What You Need To Know About Addiction To Gambling

Gambling addiction is an urge to gamble continuously despite negative consequences and no desire to stop. Each year millions of people are affected by problem gambling. This situation is classified as a mental health problem. It is characterized by a fixation on gambling and compulsive behavior focused on the high you get by winning. Emotional and behavioral problems like stress, anxiety, panic attacks, depression, drug and alcohol addiction and other issues often go hand in hand with gambling addiction and require dual diagnosis treatment help.

While most people enjoy casino gambling, sports betting, lottery and bingo playing for the fun and excitement it provides, others may experience gambling as an addictive and distractive habit. Statistics show that while 85% of the adult population in the U.S.A. enjoys some type of gambling every year, between 2 and 3 percent will develop a gambling problem, and 1 percent of them are diagnosed as pathological gamblers. These represent millions of people from all social-economic back grounds. Of these millions of people, about 25 percent of them are female. Most women tend to be addicted to lottery tickets, slots, bingo and keno. Most men are addicted to table card games, craps, roulette and betting on horse races.

People who are compulsive gamblers have an uncontrollable urge to gamble despite the destructive effect of gambling on the gamblers life, and despite feelings of guilt and remorse. Problem gambling tends to have a negative effect on the gamblers financial state, relationships, and daily life. Severe cases of problem gambling can be defined as pathological gambling. Any gambler can develop a gambling problem regardless of the type of gambling. Researches show that slot machines found in bars and convenience stores are the most addictive type of gambling activity.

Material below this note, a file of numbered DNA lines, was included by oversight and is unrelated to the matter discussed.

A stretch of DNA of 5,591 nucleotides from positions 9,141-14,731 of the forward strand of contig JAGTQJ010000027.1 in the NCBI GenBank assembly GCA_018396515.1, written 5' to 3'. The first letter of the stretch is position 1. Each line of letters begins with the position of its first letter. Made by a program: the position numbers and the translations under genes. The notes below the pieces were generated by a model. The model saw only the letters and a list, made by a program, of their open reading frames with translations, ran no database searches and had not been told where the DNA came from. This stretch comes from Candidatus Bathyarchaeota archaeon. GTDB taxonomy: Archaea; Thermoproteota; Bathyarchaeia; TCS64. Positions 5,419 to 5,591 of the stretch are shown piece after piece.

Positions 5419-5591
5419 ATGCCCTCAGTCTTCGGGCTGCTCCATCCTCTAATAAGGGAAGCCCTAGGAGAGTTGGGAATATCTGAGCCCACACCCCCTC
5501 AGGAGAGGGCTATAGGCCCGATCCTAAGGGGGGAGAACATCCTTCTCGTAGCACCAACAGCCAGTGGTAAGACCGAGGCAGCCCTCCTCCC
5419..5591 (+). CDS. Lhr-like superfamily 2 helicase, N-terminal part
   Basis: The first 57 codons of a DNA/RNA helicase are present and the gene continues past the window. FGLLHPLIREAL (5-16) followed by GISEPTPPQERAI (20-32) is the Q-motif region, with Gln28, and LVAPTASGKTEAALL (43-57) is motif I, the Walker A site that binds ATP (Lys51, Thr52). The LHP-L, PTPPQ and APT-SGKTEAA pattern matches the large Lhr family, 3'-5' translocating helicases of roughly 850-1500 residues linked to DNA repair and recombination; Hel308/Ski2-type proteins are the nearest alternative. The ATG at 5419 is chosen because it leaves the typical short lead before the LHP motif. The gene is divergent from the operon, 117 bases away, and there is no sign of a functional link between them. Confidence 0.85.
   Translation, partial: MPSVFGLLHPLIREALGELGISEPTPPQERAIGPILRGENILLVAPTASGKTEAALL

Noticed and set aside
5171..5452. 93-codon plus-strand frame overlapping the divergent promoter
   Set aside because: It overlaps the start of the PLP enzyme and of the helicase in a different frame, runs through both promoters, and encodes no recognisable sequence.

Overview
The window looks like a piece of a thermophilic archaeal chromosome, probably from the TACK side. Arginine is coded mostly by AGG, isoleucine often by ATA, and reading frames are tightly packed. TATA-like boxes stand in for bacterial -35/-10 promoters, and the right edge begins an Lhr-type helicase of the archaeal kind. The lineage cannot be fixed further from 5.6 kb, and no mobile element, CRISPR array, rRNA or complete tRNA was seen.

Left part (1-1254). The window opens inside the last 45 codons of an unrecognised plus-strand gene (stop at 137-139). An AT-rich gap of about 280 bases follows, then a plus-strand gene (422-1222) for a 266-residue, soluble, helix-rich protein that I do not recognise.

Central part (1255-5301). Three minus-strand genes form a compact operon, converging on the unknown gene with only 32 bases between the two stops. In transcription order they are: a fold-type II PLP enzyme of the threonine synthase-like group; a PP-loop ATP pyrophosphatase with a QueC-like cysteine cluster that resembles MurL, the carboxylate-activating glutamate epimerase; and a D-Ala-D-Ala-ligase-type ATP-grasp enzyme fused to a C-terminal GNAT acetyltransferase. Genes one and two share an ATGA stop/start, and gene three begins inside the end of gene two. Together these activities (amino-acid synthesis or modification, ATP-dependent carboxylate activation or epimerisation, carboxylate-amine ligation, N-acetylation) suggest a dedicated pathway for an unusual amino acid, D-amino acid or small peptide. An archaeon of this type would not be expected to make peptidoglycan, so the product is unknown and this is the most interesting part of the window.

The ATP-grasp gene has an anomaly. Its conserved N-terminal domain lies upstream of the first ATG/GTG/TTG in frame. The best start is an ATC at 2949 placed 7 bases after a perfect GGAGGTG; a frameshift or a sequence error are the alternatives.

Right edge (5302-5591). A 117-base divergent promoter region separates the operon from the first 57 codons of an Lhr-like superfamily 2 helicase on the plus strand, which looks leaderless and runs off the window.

How do you know if you are a compulsive gambler? In order to be diagnosed an individual must have at least four of the following symptoms in a twelve month period:
• Needs to gamble with increasing amounts of money in order to achieve the desired excitement

• Is restless of irritable when attempting to cut down or stop gambling

• Has made repeated unsuccessful efforts to control, cut back, or stop gambling

• Is often preoccupied with gambling (e.g., having persistent thoughts of reliving past gambling experiences, handicapping or planning the next venture, thinking of ways to get money with which to gamble)

• Often gambles when feeling distressed (e.g., helpless, guilty, anxious, depressed

• After losing money gambling, often returns another day to get even (“chasing one’s losses”)

• Lies to conceal the extent of involvement with gambling

• Has jeopardized or lost a significant relationship. Job, education or career opportunity because of gambling

• Relies on others to provide money to relieve desperate financial situations caused by gambling

How can I treat gambling addiction? Here are several ways:

• Group therapy: Gamblers anonymous offers a twelve step self-help program similar to the one offered to alcohol addicts in Alcoholic Anonymous. Group therapy also offers gambling addicts advice and support from professional counselors and other gambling addicts in different phases of their recovery process. Gambler Anonymous centers are available in more than 1200 locations statewide. (http://www.gamblersanonymous.org/ga/)

• Individual Therapy: Cognitive or behavior therapy can help gambling addicts to identify their unaware thinking and acting patterns, which led them to gamble compulsively, and to replace them with controllable and healthier ways of thinking.

• Psychiatric Medication: It has been recently proven that antidepressant medications from the family of SSRIs, selective serotonin reuptake inhibitors can be effective in treating gambling addiction.

• Peer Support: A growing method of treatment is peer support. With the advancement of online gambling, many gamblers experiencing issues use various online peer-support groups to aid their recovery. This protects their anonymity while allowing them to attempt recovery on their own, often without having to disclose their issues to loved ones.

You need to be ready to seek help to end your gambling addiction. You need to find a treatment program that can change your life so you can lead a capable, responsible and fulfilled life.
References:
CDC.gov
Wikipedia – https://en.wikipedia.org/wiki/Problem_gambling

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